Since 2008, Only High-Income People Have Seen Their Housing Costs Drop
The 1 percent may be hoarding America’s wealth, but the 25 percent are hoarding its housing opportunity.
That’s according to an Apartment List analysis of changing incomes and housing rates in the U.S. It found that the current state of the housing market both exacerbates and mirrors the economic inequality widening at the national and local level. Incomes are growing fastest for the country’s wealthiest, but at least for the top quarter of earners, their housing costs are also falling fastest. Meanwhile, it’s Americans in the bottom 10 percent of incomes whose rents and mortgages are getting more expensive.
In other words, those with more to spend on housing are having to spend a lot less than they were a decade ago, and vice versa. Almost everywhere. “In the top 100 largest metros in the U.S.—in each one of them—housing costs have grown more for the bottom half in income distribution than the top half,” said Igor Popov, Apartment List’s chief economist.
It’s no wonder that, as the National Low Income Housing Coalition found this year, “no state has an adequate supply of homes affordable and available to its lowest-income renters.”
Zoom out to track the difference between today and 1980, and the picture changes a little. Not for renters and homeowners in the bottom 20 percent of the income distribution, who are still paying upwards of half of their monthly earnings on housing—far over the 30 percent threshold that’s considered rent-burdened. (A separate recent CityLab analysis of housing burdens found that more than ten percent spend half their earnings on housing.) When you climb the income ladder, though, that proportion dips. Those on the top of the income bracket now spend less of their incomes on housing each month than they did in 1980.
The gap has a lot to do with who’s renting and who’s owning, says Popov. People lowest on the income distribution are more likely to sign short-term leases than mortgages. And, while rents have risen over the past decade, housing costs have fallen.
“Almost all of those renters are exposed to the market conditions and a growing economy and growing rents,” Popov said. “Whereas a lot of [home-owning] folks—maybe not the ultra-rich—they’re moving less and less, and over time slowly refinancing to pay less than they used to.”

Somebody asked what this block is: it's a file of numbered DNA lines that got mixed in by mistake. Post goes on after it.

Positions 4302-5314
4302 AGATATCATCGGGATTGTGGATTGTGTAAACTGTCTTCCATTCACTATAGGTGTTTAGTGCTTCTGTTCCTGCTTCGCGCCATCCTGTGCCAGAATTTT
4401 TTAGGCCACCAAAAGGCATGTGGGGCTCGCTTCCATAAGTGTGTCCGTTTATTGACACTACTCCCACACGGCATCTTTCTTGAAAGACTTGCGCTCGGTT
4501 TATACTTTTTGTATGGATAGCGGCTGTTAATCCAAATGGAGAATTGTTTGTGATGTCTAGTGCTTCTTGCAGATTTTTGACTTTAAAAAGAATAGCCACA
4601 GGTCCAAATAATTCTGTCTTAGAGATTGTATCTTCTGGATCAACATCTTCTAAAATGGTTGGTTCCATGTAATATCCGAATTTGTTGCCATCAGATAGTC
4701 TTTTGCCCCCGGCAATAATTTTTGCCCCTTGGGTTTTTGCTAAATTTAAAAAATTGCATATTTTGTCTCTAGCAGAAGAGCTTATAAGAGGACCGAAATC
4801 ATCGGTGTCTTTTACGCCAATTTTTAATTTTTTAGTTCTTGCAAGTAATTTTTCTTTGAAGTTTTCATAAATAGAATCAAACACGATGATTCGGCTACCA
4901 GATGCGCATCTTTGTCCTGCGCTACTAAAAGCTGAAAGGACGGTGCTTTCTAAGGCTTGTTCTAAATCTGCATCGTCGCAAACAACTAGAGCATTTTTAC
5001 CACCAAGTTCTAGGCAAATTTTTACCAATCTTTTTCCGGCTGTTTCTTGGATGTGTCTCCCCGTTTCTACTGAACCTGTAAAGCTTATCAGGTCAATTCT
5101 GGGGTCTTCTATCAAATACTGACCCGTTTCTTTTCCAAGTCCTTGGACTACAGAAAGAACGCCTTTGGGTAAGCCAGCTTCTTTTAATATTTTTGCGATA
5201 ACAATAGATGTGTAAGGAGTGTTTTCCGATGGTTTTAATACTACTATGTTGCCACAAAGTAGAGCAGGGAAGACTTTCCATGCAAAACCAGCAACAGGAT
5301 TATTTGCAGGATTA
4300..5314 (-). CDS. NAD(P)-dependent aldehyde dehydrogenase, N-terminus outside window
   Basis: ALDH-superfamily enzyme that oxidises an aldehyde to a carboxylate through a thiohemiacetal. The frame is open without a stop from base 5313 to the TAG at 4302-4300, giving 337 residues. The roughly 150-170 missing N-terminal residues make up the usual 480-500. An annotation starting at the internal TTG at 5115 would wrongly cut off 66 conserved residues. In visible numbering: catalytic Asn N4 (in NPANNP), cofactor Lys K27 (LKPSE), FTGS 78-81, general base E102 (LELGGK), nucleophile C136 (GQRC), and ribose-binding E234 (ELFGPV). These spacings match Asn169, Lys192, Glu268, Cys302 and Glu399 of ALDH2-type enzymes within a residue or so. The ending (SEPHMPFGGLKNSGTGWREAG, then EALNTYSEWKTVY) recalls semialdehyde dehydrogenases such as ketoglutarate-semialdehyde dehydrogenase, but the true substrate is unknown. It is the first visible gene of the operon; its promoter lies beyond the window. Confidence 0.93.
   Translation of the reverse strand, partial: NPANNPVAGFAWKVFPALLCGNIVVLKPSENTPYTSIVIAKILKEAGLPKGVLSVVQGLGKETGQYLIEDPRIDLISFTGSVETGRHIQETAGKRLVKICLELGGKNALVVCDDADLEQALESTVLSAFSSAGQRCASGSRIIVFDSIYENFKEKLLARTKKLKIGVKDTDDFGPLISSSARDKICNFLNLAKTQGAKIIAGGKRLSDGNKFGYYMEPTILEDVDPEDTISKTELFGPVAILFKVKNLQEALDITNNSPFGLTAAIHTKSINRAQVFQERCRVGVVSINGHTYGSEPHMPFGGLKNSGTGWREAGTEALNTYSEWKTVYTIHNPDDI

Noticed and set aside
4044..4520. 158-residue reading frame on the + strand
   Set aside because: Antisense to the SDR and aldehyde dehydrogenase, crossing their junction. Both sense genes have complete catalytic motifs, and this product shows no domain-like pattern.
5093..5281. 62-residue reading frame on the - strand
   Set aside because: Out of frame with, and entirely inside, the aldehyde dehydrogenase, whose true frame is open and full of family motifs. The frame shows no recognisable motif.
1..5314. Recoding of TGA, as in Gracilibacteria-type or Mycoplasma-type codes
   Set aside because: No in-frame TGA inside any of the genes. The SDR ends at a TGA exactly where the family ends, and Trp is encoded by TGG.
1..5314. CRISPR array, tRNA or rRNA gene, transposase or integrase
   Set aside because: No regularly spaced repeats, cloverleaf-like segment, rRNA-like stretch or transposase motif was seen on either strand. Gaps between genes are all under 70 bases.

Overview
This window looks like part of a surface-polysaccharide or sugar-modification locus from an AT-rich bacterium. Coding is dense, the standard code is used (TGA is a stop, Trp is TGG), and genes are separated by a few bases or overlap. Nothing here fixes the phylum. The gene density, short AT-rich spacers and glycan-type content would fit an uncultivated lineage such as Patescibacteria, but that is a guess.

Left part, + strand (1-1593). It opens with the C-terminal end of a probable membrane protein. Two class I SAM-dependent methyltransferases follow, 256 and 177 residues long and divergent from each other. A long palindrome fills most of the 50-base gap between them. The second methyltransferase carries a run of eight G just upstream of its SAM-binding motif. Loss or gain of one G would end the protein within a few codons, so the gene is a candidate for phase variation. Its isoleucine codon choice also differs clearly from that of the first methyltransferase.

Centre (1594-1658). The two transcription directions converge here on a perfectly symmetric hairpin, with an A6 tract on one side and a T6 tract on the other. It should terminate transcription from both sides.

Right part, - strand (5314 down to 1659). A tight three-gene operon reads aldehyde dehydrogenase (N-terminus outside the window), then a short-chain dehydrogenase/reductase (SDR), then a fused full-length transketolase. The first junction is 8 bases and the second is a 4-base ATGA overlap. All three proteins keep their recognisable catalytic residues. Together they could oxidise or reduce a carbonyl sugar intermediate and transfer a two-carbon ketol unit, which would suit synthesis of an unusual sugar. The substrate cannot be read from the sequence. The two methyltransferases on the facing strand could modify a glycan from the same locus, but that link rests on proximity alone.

That compounds the disparity between renters’ and homeowners’ disposable income. The median income of renters has grown faster than the median income of homeowners, but, the report says: “Today, renters at all income levels are spending a greater share of their income on rent than they did in 1980.” They found it was especially acute for those at the lower end of the income distribution. Homeowners, however, “are paying a smaller fraction of their monthly paychecks for housing than they used to.”
This is a problem that coincides with the general growth of inequity hitting people in cities across the United States: Since 2008, almost all of the United States’s top 50 metros have experienced widening inequality, with the split between the wealthy and low-income in New Orleans growing fastest. And the housing affordability gap has had a similarly broad reach.
“In each of the top 100 metros, households earning less than the median income have seen their housing costs rise more quickly (or fall less) than those in the top half of the income distribution,” the report reads.
Presidential candidates and city policy-makers alike have taken note of renters’ growing dissatisfaction, rolling out new rental assistance proposals and targeting investments in rental units. But the problem is more fundamental, says Popov, and it needs a holistic solution.
“Housing policy is inequality policy,” said Popov. “When you accelerate what happens with the potential savings that the folks at the top are getting versus the folks at the bottom, they can use that to invest, and they can use that to take more risks. And that just fuels the problem.”